As a grandchild of Holocaust survivors and a parent to Jewish children, I’m taking this very personally. Two months ago, I watched as the neo-Nazis flooded Charlottesville with chants of “Jews will not replace us.” I felt like I was waking up from a dream, or perhaps entering a nightmare. The chanting seemed to be on autoplay in my brain. I couldn’t stop hearing it. I’d stare at my kids and want to find a way to shield them from the violence and arm them to protect themselves — at the same time.

My grandparents spent the later parts of their childhood running from the Nazis. I grew up with a false belief that the Nazis were all but completely gone. Now they’ve come out of the shadows, making their way into my back yard. I need to rethink how I talk to my children about their family’s history.  I need prepare them to face anti-Semitism. And frankly, I’m not sure how.



My daughters had accompanied me to the Women’s March and the March for Science. They’d made signs protesting police brutality in Jacksonville, stood on corners protesting health-care changes, painted walls with slogans of love over racist graffiti and cleaned up old homes to help house our immigrant families. My twins, as young as they are, have always been my partners in the resistance. They like helping people, close by or nationwide, and taking action has called to them since even before the 2016 presidential election. Why then, they asked, couldn’t they come this time?

“Usually when we protest, girls, the people we are protesting are far away,” I said, hedging my bets and trying to simplify. “This time, they will be right in front of us. Right there. And they might want to hurt us. They have been violent before, and I can’t keep you safe there.”

Why then, they wanted to know, was I going? Wouldn’t I be in danger, too? I could hear the fear in their voices and it broke me. It broke me that I’d had to scare them and that the fear was founded.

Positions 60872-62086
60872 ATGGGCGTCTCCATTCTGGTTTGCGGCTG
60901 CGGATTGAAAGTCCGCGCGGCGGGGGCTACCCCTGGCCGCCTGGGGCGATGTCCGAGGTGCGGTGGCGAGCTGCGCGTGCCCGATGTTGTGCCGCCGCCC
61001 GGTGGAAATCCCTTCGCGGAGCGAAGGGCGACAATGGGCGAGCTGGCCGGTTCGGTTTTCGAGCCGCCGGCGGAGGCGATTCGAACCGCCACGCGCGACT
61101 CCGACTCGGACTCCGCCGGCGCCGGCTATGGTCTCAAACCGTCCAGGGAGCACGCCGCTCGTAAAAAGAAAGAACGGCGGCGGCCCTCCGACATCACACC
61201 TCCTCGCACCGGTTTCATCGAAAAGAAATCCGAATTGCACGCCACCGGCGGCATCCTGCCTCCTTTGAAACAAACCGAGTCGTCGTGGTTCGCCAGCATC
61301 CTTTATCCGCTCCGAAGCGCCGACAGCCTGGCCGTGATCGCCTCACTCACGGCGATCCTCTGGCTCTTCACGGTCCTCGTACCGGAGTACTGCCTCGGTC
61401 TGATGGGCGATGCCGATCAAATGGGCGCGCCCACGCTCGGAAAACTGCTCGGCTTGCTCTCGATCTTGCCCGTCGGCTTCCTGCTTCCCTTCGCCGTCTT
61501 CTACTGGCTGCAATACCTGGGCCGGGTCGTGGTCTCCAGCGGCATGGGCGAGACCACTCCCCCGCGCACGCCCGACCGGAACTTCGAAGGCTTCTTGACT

“Mommy has to go because she is a grown-up and she believes in democracy and freedom,” I paused. “These people are racist and because Mommy is white, she has to go to protect the people who are not. They could get really hurt. They are afraid.”

They nodded, but they still didn’t understand.

It was hard to watch the look in their eyes, the questions, the hurt as they began to realize the horrible words on the TV were actually real, physical threats in the real world.



Yesterday I received many emails packed with warnings and information about the event. One told me that the governor issued a State of Emergency for Alachua County. Another, from the school board, told me that buses were being rerouted to ensure all children arrive home safely on the afternoon of the event. I received an email from the synagogue telling me to expect a police presence at religious school this Sunday.

I’m still waiting for the email that explains how I should explain all of this to my children.

Darlena Cunha is a freelance writer and frequent contributor to On Parenting. She blogs at Parentwin and can be reached on Twitter @parentwin.

Stacey Steinberg is a legal skills professor at the University of Florida Levin College of Law where she also serves as an associate director of the Center on Children and Families. She is a former child-abuse prosecutor and child-welfare attorney. You can visit her website​ or find her on Facebook and Twitter.

Follow On Parenting on Facebook for more essays, news and updates. You can sign up here for our weekly newsletter. We tweet @OnParenting.